As we approach our ReKnew conference next month, we’ll be posting snippets of Greg’s book, Benefit of the Doubt. We hope you’ll be joining us. We extended the deadline for early bird registration. Get on that before Friday at midnight!
What Is Your Actual God?
In light of all this, what should be said about the certainty-seeking model of faith? To put it bluntly, I find it hard to avoid the conclusion that, for all their sincerity, the certainty-seeking, doubt-shunning understanding of faith reflects the same religious idolatry that entrapped the religious leaders of Jesus’s day. The things that make certainty-seeking Christians feel loved, worthwhile, and secure before God—that is, the thing that assures them they are “saved”—is that they feel confident they believe the right things with a sufficient level of certainty. Doesn’t this mean that it is their certainty in what they believe about God, rather than God himself, that is their source of life?
Is this honestly any different from the idolatry that Jesus confronted in the religious leaders of his day?
The Evidence of How We Live
If further proof is needed, consider this. As long as a person remained confident enough in the belief that Jesus is the true revelation of God that they can get their life from him (about which I’ll say more below), would they ever be afraid of confronting ideas that might cause them to doubt any of their other beliefs? I, for one, don’t see how it is possible.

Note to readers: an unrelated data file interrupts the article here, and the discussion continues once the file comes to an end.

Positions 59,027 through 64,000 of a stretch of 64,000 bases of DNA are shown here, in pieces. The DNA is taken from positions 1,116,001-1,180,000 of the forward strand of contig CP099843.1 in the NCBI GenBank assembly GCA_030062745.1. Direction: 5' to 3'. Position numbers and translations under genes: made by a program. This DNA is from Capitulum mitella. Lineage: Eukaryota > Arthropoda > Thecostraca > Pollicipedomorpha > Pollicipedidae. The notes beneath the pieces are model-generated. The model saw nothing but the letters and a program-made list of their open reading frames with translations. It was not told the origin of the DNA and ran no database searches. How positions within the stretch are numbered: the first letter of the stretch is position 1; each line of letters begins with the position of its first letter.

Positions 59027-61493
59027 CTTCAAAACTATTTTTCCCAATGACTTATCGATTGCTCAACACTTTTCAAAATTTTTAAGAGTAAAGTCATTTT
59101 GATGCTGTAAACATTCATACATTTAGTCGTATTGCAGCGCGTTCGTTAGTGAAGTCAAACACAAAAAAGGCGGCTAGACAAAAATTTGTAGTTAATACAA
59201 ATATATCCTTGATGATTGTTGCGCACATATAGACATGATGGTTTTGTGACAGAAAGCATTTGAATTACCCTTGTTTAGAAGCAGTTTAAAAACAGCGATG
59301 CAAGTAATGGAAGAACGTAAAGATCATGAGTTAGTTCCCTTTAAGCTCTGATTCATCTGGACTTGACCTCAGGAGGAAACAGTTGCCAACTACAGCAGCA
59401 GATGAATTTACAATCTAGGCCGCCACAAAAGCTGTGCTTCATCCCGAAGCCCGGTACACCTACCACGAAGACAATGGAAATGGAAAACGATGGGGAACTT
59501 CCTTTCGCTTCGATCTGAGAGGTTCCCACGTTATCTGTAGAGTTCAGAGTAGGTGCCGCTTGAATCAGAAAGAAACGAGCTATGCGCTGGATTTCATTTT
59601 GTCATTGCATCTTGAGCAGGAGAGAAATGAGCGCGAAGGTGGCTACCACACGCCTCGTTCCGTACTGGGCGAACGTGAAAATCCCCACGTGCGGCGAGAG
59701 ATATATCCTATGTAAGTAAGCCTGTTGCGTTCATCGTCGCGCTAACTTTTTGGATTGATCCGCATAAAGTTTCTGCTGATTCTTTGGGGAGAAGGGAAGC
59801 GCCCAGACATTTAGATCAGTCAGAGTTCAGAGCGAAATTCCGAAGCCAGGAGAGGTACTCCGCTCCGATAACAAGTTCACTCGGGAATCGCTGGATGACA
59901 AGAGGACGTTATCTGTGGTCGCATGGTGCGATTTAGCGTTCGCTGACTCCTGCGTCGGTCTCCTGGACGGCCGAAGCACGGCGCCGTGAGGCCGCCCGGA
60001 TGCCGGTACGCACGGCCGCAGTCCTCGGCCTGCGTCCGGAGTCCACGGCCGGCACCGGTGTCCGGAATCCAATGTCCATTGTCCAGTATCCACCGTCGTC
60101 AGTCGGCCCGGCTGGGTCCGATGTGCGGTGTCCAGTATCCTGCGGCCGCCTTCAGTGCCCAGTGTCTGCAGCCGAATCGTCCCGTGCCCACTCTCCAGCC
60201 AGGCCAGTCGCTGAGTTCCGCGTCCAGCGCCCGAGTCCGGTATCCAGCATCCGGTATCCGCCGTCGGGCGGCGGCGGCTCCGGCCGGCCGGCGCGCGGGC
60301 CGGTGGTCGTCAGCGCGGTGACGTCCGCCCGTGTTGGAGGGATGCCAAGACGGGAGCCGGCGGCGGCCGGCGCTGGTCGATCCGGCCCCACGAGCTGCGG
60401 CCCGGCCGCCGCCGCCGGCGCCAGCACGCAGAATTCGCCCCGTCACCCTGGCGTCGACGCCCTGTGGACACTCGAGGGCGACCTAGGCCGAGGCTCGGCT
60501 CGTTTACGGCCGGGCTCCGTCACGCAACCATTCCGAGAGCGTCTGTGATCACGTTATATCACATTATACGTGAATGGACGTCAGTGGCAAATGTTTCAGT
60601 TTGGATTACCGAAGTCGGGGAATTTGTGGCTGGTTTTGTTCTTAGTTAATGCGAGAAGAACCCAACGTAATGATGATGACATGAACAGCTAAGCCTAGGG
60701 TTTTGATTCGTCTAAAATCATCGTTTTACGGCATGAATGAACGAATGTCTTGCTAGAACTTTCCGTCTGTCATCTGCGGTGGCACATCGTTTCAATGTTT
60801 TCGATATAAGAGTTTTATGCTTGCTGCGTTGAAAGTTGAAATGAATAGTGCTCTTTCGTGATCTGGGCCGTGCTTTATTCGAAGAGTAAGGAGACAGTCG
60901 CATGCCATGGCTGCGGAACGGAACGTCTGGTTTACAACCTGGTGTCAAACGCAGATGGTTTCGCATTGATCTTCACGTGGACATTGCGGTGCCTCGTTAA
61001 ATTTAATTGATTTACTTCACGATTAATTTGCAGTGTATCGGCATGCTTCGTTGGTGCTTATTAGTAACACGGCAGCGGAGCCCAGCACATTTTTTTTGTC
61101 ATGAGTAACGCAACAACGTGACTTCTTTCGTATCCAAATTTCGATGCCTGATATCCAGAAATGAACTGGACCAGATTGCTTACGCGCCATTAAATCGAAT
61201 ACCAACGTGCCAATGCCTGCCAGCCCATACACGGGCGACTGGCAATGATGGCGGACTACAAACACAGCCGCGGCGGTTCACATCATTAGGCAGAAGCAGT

Think about it. If I was confident that God unconditionally loves me because of what he did for me on Calvary, then wouldn’t I be confident that his love for me does not increase or decrease based on how accurate or inaccurate my other beliefs are? So too, if I was confident God ascribes unsurpassable worth to me on the basis of Calvary, then wouldn’t I be confident that my worth can’t be increased because I hold correct beliefs and can’t be decreased because I hold mistaken beliefs? These questions answer themselves.
Boyd, Gregory, Benefit of the Doubt: Breaking the Idol of Certainty, Baker, 2013